Age-old methods to fight malaria

 

Someone dies of malaria every 15 seconds, and scientists are looking at old-fashioned techniques in an effort to reduce the global death toll, writes Andrew Read

In the few minutes it takes you to read this article 20 people will die from malaria. Dr Gerry Killeen, an Irish scientist working in Tanzania, thinks that the death rate could be substantially reduced if more attention was paid to low-tech control methods that have worked in the past.

The larvae of the mosquitoes that transmit malaria live in shallow water. Before World War II, malaria control involved poisoning or draining mosquito-infested water. This larval control approach led to some spectacular successes, but it was abandoned when DDT arrived, according to Killeen. DDT was a very cheap insecticide that killed adult mosquitoes in houses and it worked - then.

Now DDT-resistant mosquitoes are widespread and Killeen believes the answer could be a return to older approaches. "We should look again at larval control," says Killeen. "There is no reason why an approach that was successful in the first half of last century should not be successful in the first half of this one."

Dr Killeen, who works at the Ifakara Health Research and Development Centre, Kilombero District, Tanzania is from Greystones, Co Wicklow; he did his PhD on the biochemistry of pig manure at University College Galway.

"When you are up to your knees in steaming viscera, the romance of it all starts to fade away," he says. He moved to the US to work on the molecular biology of mosquitoes, where he imbibed the conventional view that new drugs, genetically-modified mosquitoes and vaccines are needed to control malaria. But then he read a book about the eradication of a mosquito species from Brazil. "It completely changed my mind," he says.

The mosquito responsible for most of the malaria in Africa was accidentally released into North Eastern Brazil in the early 1930s. It rapidly spread over an area the size of the Republic, carrying malaria with it. "Tens of thousands died from malaria and others starved to death because the farmers were too sick to farm," explains Killeen.

Yet in a decade, the mosquito was eradicated. Drainage and the poisoning of larvae in every small water body was the key, he said. "It was a military-style no-nonsense campaign. They decided it just had to be done and they went and did it," says Killeen.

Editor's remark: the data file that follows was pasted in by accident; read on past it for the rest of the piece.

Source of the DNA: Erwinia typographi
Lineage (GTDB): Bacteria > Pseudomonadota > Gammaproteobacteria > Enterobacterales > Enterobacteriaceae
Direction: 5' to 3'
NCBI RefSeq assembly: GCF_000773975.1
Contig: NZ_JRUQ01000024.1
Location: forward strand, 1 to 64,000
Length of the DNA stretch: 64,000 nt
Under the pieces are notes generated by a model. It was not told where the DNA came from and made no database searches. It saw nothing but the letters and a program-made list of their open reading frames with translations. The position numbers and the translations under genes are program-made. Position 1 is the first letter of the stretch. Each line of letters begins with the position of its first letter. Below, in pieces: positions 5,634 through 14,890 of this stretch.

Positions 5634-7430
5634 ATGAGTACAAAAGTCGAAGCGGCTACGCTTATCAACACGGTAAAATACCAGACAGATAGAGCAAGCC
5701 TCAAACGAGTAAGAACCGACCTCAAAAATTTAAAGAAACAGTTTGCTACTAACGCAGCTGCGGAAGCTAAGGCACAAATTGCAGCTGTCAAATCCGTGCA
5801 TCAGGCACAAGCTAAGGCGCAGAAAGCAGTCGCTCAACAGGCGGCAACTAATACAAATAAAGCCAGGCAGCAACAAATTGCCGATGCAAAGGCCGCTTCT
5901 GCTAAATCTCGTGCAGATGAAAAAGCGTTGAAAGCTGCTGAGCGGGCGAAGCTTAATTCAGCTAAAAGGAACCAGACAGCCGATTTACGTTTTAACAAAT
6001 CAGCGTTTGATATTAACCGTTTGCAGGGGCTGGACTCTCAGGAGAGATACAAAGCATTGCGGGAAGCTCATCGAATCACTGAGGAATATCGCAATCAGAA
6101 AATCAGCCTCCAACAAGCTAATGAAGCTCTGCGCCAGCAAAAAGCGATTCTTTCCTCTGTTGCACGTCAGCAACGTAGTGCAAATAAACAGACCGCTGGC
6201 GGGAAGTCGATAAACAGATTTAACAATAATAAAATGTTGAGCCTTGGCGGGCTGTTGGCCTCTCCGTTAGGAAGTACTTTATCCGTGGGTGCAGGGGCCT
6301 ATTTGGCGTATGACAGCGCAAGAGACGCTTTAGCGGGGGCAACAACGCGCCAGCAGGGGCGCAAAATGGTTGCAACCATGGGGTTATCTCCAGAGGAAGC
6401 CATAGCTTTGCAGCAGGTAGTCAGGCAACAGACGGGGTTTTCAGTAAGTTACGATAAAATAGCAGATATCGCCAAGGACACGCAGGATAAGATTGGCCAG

He believes the same approach could be used in Africa today. "It's a massive task and you can't do it from a Landcruiser. But break it into smaller tasks. In a week on foot, a trained person can visit every water body in 20 square kilometres. And one thing Africa has is lots of people."

The toxic chemicals used in Brazil in the 1930s cannot be used today, he says. But there are green alternatives. Germany uses organic pesticides to control mosquito larvae after floods in the Rhine Valley and they work, he adds.

Dr Killeen's boss, Dr Hassan Mshinda, Director of the Ifakara Centre, agrees that larval control could be of practical use in parts of Africa. "The evidence from Brazil suggests that as one strand of an integrated malaria control programme, larval control has potential, particularly in urban areas."

In cities, most mosquitoes are concentrated in small, easily accessible water bodies, says Killeen. "And by 2010, half of all people in Africa will be in urban areas." Both Dr Killeen and Dr Mshinda emphasise that larval control should be used together with bed nets and good clinical medicine, not as an alternative. But the malaria research community in non-malarious regions is taking some convincing, admits Killeen. "I've noticed that when I cross the Sahara and go North, I come across sceptics."

Fred Soper, who led the Brazilian eradication, believed nothing could be gained from further research other than the embellishment of scientific careers. The best way to learn how to eradicate mosquitoes was to get out there and try to do it. "There might be something in that," says Killeen. "You've got to learn about the local ecology and the local mosquitoes, and that can't be done from the laboratory."

Andrew Read is a research scientist at the University of Edinburgh and a British Association for the Advancement of Science Media Fellow on placement at The Irish Times